Playing With Red Lines Can Is Becoming Very Dangerous
Gilbert N. Kahn is a professor of Political Science at Kean University.
Netanyahu and Obama appear to be locked in an outrageous confrontation over who is or is not sincere about who is more honest with the other with respect to their country’s policy toward Iran. Leaving aside, for the purpose of this discussion, the actual threat currently posed by Iran—and I continue to believe that at this moment there is a far more immediate threat from the CBW in Syria than from nukes from Iran—why are the U.S. and Israel continuing to argue over the drawing of red lines. Israel wants red lines articulated to Iran and the U.S. believes that defining the red lines will only elevate the hostility level and accomplish nothing. There is little disagreement that at the end of the day both countries need to make their actual decisions according to what is in their own national interest. As long as Israel and the U.S. understand each other, they appear to be addressing either the rest of the world, Iran, or the American electorate—specifically American Jews.
So why does there appear to be a screaming match between the U.S. and Israel over red lines, which today produced a White House announcement that due to the President’s swamped schedule there will not be a private meeting with Netanyahu during the two and half days he in the States. In other words all of these personal attacks and demands coming from Jerusalem finally blew the lid off of Obama’s patience with Bibi—personally.
As far as Iran is concerned, for Bibi, there are un-discussed but evident non-strategic issues that have entered the Iran debate. Israel needs to have a comfort level with U.S. policy; but pushing the U.S. to take public position which it does not want to enunciate publicly is no way to endear yourself to an Administration with which you may well have to deal for four more years. Netanyahu’s style annoys and even angers some of his best friends and supporters in Washington. If he is still betting on a Romney victory he may well find he bet on the wrong horse and/or he may well find that even were Romney to win, his policy towards Iran may be much closer to that of Obama’s than Bibi would like to believe. U.S. policy is and will continue to be largely determined by the very same defense and intelligence estimates which the current Administration is receiving. The atmospherics and the politics may change, but Bibi will still be dealing with the same set of operational variables and Pentagon operators.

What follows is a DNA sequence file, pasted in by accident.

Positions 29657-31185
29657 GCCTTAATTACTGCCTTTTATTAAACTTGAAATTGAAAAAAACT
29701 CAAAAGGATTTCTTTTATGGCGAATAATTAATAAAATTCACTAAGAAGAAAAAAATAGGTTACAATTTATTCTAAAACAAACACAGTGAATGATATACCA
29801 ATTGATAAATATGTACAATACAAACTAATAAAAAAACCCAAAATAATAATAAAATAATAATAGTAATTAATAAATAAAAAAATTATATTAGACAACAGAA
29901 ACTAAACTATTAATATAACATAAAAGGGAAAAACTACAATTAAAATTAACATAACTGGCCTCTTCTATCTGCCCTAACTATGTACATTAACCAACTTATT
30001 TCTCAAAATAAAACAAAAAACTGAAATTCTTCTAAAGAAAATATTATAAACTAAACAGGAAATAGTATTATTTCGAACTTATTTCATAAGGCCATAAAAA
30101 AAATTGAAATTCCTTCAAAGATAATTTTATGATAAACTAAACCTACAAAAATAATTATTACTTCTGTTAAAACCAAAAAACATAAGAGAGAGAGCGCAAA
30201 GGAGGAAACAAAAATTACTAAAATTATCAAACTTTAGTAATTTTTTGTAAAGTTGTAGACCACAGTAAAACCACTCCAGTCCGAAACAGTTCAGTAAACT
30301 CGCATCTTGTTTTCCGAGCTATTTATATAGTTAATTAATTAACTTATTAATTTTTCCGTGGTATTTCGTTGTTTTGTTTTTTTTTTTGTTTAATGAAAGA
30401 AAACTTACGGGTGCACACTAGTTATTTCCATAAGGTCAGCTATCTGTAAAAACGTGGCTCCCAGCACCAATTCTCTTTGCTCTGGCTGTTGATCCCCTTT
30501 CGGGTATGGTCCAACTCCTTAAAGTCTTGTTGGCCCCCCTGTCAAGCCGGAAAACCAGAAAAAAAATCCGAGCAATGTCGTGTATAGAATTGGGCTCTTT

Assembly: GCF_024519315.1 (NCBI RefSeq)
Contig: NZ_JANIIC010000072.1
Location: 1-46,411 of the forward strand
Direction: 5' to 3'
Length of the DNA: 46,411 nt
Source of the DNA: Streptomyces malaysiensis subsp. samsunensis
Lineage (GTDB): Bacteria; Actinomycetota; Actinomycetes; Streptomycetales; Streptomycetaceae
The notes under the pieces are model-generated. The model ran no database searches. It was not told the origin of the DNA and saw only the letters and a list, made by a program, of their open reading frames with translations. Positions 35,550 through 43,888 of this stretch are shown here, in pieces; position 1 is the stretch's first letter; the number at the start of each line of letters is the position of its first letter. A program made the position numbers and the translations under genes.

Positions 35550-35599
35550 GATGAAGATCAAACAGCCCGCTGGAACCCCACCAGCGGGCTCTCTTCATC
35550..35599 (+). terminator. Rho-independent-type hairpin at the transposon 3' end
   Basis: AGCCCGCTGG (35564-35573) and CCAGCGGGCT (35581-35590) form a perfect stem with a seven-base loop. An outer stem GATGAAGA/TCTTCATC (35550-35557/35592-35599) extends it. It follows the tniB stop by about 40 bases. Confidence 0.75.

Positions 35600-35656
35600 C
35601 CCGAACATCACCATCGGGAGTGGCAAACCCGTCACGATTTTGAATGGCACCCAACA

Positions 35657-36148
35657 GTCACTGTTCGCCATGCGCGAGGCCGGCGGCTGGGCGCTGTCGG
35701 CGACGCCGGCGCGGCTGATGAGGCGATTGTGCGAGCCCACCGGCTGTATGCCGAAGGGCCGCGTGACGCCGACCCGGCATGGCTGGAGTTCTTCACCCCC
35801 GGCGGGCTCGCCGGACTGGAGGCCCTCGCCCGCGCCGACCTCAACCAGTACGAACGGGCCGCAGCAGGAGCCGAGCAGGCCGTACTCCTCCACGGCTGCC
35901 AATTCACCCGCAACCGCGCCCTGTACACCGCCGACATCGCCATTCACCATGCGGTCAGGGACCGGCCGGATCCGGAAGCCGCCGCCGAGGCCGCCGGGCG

So is it still possible that Bibi is playing this aggressive attitude because of internal political squabbling in Israel? Perhaps, but given that elections are probably not until 2013, and there is no real opposition even on the horizon at the moment, that seems unlikely. This then suggests that there well may be a rather strange political agenda at work here which is tied to Israel’s legitimate security consideration.
Bibi is frustrated because he wants the Obama Administration to take action in Iran rather than Israel needing to do it on its own. Everyone understands that American military capabilities significantly exceed those that Israel could employ. Some of Bibi’s most important and influential financial supporters who also support Romney—including but not limited to Sheldon Adelson—believe that to maximize prompt U.S. action, Israel needs to make explicit demands on this Administration. They also must have convinced Bibi that there is no downside for U.S.-Israel relations if Obama is embarrassed. If indeed conversations during his forthcoming U.S. visit meeting do not produce the desired results—either an attack or the red lines—Romney, albeit mistakenly, could take this as evidence of presidential weakness and the deterioration of a strong U.S.-Israel partnership. Politically, Bibi’s American friends believe this might help Romney in some of the swing states. Given the seriousness of the Iranian threat, this seems to be a strange way win friends and protect your people.